LOWVILLE – While Number Three Wind project officials don’t plan to file a preliminary scoping statement for another month, a draft version is already available online for review by local officials and other interested residents.
“I want it to reflect reality,” Invenergy representative Marguerite Wells told the Lowville Town Council on Thursday. “That’s sort of the point.”
The wind developer plans to file the statement Nov. 21 as part of the state Article 10 review process, Ms. Wells said.
However, a “soft launch” of that filing has been done on the project website, www.numberthreewind.com, and she encouraged town officials to review the draft document and point out any errors or inaccuracies prior to the state filing.
The draft filing includes 16 different maps showing such things as town, fire and school district boundaries, wetlands, flood zones and zoning, along with an initial cultural resources investigation of the project area.
Ms. Wells said bird research also was conducted over the summer, but that study isn’t slated for completion until March.
Invenergy, based in Chicago, Ill., is proposing 35 to 50 turbines in the towns of Harrisburg and Lowville, as well as up to 100 acres of photovoltaic solar panels, with a 115-kilovolt substation to tie into the power grid proposed on farmland off Route 812 just northeast of the village of Lowville. Tentative plans would be to start construction in 2019.
The project area is just north of the 195-turbine Maple Ridge Wind Farm and sandwiched among three other proposed wind projects – Copenhagen Wind Farm, Deer River Wind Farm and Roaring Brook Wind Farm – on the Tug Hill Plateau.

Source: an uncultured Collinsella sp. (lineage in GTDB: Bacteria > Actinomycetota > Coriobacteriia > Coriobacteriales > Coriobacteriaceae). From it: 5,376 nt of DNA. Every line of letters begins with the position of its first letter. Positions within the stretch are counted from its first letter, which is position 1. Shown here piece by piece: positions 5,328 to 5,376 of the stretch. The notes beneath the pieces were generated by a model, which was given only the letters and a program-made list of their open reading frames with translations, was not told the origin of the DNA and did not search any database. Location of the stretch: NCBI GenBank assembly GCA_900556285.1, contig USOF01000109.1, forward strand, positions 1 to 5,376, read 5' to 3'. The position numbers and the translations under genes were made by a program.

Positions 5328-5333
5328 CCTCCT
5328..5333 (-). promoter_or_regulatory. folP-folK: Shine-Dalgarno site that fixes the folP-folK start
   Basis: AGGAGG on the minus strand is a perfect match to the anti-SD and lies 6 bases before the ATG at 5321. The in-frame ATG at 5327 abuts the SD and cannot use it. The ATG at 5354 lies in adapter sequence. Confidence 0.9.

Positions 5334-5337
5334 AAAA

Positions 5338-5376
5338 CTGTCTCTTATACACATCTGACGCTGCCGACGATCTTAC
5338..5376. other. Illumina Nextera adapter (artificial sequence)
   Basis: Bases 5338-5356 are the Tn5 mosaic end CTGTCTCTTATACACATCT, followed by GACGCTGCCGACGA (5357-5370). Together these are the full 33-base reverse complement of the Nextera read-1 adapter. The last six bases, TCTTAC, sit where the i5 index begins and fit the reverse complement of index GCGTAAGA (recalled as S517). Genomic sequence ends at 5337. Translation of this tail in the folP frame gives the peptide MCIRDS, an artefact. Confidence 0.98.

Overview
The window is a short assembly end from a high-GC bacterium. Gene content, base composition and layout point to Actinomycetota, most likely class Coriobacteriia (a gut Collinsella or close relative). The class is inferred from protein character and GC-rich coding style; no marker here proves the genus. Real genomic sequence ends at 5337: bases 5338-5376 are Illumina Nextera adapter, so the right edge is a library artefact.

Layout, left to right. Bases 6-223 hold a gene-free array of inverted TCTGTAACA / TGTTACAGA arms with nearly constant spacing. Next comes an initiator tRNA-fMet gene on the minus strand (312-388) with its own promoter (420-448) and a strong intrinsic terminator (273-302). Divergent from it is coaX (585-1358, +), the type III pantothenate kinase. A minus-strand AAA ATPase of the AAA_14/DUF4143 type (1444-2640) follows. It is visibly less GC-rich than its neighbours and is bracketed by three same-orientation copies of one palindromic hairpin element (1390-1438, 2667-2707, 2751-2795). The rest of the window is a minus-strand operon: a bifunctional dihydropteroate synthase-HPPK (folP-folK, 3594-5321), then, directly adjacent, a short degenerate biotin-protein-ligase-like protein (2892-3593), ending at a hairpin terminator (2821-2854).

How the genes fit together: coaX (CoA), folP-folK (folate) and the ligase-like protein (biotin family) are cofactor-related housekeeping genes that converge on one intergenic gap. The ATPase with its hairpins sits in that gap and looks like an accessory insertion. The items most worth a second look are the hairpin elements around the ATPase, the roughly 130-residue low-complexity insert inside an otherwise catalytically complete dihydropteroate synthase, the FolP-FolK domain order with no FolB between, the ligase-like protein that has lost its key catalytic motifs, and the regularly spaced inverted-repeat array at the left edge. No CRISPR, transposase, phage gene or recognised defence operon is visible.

Developers initially considered one or two turbines in the town of Denmark, as well, but landowner agreements could not be reached, Ms. Wells said.
The Invenergy representative also told councilmen that she has had some preliminary talks with the Lewis County Industrial Development Agency about a 20-year payment-in-lieu-of-taxes agreement and that the company would be looking to make annual payouts of about $8,000 per megawatt, or $800,000 for a 100-megawatt project.
The distribution ratio would be determined by the taxing jurisdictions, but towns also could secure a larger share through separate host community agreements with the developer that would run in perpetuity, she said.
Ms. Wells also estimated that the Lowville and Copenhagen fire departments would split roughly $40,000 annually in fire protection funding if the proposed wind farm is built.
The towns also would be eligible for intervenor funding, paid by the wind company and awarded through the state, to hire attorneys, consultants or other experts – such as bird or road specialists – to assist in their review of the project, she said.
“I know roads are one thing that we’re interested in,” Lowville Town Supervisor Randall A. Schell said.
Ms. Wells said a road use agreement will have to be reached with the towns before construction. “The idea is to try to make roads whole after construction,” she said.
Town Historian Charlotte M. Beagle asked if Invenergy may pay out historic mitigation funding as was done for the Maple Ridge project. A portion of that funding went to the Lewis County Historical Society to assist restoration efforts at cemeteries within the wind farm viewshed, she said.
That will be up to the state Office of Parks, Recreation and Historic Preservation after a more comprehensive cultural resource study is completed, Ms. Wells said.
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